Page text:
Human Trafficking in Cambodia

Cambodia is home to the source, transits and destination of human trafficking (U.S Department of States, 2017). Cambodian people have been being trafficked to other countries while victims from both local and foreign communities have also been being exploited in the form of modern slavery in Cambodia. According to The Global Slavery Index 2016, there were approximately 256,800 out of 15.5 million Cambodian people, which was about 1.65 per cent of the population, who have been subjected to be living under modern-day slavery (The Global Slavery Index, 2016).

Human trafficking in the Cambodian context can be prevalently seen through different images such as sexual exploitation, forced labour, domestic servitude, children exploitation and bride trafficking.

Sexual Exploitation

When the topic of human trafficking is being discussed, a common mindset of most people in Cambodia directly links it to prostitution; prejudiced over the fact that human trafficking takes place in other forms as well. Nonetheless, prostitution doesn’t necessarily mean human trafficking. Some country legalizes prostitution while some country criminalizes it. However, many reports showed that prostitution has quite a close link to human trafficking. Prostitution encourages all forms of sexual exploitation and increases higher chances for human traffickers to commit the crime (The U.S Department of State, 2004) (Raymond, J. G. (2003) (Harvard Law School. (2014).

Before the French protectorate in 1863, little written history of Cambodia was kept because of the unrest wars with its neighbours, Siam (Thailand) and Vietnam.

According to Human Trafficking in Cambodia the book published by Keo Chenda, Cambodia also had its own slavery caste system as well but it was considered as morality wrong against the tradition to have sexual intercourse with the slave. Slavery was later abolished in 1961. During the French colonial rule (1863-1953), prostitution was legalized due to the demand from French troops who had been deployed in Indochina. However, after gaining independence, the laws against prostitution was imposed by King Sihanouk but later failed (Gilarowski, M. B. (2016).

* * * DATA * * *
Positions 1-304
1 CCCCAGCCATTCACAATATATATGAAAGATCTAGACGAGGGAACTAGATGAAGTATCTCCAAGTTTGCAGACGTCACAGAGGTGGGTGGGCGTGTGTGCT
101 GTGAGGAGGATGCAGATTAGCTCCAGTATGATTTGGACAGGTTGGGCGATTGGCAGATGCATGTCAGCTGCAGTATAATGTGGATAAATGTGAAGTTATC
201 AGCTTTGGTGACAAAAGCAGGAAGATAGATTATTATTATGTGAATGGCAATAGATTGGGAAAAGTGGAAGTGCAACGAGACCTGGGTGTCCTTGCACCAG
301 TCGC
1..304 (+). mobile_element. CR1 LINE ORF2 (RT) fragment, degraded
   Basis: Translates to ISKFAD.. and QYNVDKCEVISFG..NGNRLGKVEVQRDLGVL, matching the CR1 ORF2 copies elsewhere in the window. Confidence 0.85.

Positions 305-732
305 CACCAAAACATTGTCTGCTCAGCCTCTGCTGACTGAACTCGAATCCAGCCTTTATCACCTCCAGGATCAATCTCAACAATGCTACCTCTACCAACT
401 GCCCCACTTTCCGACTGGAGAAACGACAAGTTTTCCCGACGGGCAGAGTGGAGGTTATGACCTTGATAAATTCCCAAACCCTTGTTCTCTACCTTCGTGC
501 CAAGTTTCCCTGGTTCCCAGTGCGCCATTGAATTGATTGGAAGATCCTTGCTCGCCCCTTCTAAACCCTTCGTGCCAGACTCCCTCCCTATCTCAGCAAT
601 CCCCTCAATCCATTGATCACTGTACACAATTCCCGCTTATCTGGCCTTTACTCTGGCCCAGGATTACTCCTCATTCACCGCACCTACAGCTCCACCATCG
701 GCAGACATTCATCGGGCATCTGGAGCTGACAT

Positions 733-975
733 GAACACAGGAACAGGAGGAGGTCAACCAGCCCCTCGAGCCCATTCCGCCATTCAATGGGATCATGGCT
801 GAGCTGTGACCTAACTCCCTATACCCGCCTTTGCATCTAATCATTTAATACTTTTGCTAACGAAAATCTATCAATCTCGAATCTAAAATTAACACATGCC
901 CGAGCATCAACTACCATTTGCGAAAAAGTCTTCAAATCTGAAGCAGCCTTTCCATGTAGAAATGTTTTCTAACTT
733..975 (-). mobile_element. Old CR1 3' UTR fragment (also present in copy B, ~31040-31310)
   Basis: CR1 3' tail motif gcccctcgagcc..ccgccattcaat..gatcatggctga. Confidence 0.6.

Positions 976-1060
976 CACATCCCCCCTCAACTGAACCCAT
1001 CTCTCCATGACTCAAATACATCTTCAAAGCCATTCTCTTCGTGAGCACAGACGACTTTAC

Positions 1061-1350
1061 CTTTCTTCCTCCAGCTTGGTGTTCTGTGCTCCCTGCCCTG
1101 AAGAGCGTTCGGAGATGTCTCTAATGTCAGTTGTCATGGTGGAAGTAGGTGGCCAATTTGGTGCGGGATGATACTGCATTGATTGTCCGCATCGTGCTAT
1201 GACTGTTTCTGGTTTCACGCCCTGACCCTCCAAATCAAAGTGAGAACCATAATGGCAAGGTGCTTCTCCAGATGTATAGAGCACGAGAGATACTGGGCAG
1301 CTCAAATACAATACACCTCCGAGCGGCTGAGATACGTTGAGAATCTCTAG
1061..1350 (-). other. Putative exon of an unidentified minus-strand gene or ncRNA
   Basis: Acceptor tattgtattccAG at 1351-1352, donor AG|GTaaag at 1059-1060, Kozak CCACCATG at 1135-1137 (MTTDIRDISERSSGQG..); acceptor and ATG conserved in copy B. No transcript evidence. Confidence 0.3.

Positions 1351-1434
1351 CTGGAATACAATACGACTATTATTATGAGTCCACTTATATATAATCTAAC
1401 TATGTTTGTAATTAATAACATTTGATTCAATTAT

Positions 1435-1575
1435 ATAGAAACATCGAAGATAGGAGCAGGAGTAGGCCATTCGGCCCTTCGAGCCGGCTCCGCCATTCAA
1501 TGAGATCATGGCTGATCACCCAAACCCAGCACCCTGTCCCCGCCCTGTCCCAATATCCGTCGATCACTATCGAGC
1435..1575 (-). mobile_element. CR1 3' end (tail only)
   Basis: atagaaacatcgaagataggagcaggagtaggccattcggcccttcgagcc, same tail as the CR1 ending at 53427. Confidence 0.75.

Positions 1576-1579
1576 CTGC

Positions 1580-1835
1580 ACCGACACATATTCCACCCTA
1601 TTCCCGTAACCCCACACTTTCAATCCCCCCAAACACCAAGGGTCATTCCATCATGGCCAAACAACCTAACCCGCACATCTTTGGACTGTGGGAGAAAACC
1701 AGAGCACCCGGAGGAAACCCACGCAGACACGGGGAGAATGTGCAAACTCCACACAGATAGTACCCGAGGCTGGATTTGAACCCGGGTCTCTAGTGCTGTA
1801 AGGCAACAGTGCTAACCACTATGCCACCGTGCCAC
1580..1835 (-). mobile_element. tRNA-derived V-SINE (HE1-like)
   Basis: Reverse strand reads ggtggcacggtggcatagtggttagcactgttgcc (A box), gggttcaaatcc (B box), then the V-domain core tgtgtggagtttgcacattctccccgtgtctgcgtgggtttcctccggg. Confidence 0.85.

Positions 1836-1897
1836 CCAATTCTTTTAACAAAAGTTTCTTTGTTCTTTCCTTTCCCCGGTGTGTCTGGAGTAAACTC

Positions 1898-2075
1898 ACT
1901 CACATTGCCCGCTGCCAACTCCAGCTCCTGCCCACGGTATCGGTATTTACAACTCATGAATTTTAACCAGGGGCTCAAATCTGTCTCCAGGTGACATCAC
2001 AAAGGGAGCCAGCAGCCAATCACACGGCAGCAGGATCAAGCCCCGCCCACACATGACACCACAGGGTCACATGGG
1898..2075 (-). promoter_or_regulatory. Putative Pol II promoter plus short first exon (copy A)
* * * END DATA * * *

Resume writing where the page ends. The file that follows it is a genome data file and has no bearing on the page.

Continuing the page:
From 1970 to 1975, a little record of prostitution was recorded due to political turmoil happened in the country. Some authors argued that “…severe sexual exploitation of women in Cambodia is a result of the way in which the sex industry was developed to serve the militaries that took part in the wars in the Mekong sub-region before 1975, particularly US soldiers”. (Gilarowski, M. B. 2016 cited in Jeffreys, Sheila, 2009)

From 1975 to 1979, prostitution in Cambodia was abolished under the Khmer Rouge Regime communist government. And if found convicted, the person could be punishable by death. From 1979 to 1990, Cambodia political regime was changed to the People’s Republic of Kampuchea (PRK). The PRK attempted to abolish prostitution in 1982 and sent sex workers to an island for rehabilitation but later failed to do so. From 190 to 1993, a similar attitude to the French colonial period was shared once again when the UNTAC (United Nation Transnational Authority in Cambodia) deployed its troops in Cambodia for peacekeeping operation (Gilarowski, M. B. (2016)

After the withdrawal of the UNTAC troops in 1993, a number of sex industries still remained. During the 2000s, prostitution in Cambodia continued to exist. The government had put a big attempt to shut down widespread throughout the country.

According to the latest Cambodian Laws on Suppression of Human Trafficking and Sexual Exploitation 2018, article 26:

“A person who commits procurement of prostitution shall be punished with imprisonment from 2 to 5 years”

And if the crime is more aggravated, according to article 27, the person shall be sentenced from 5 years to 10 years (The Royal Government of Cambodia, 2008).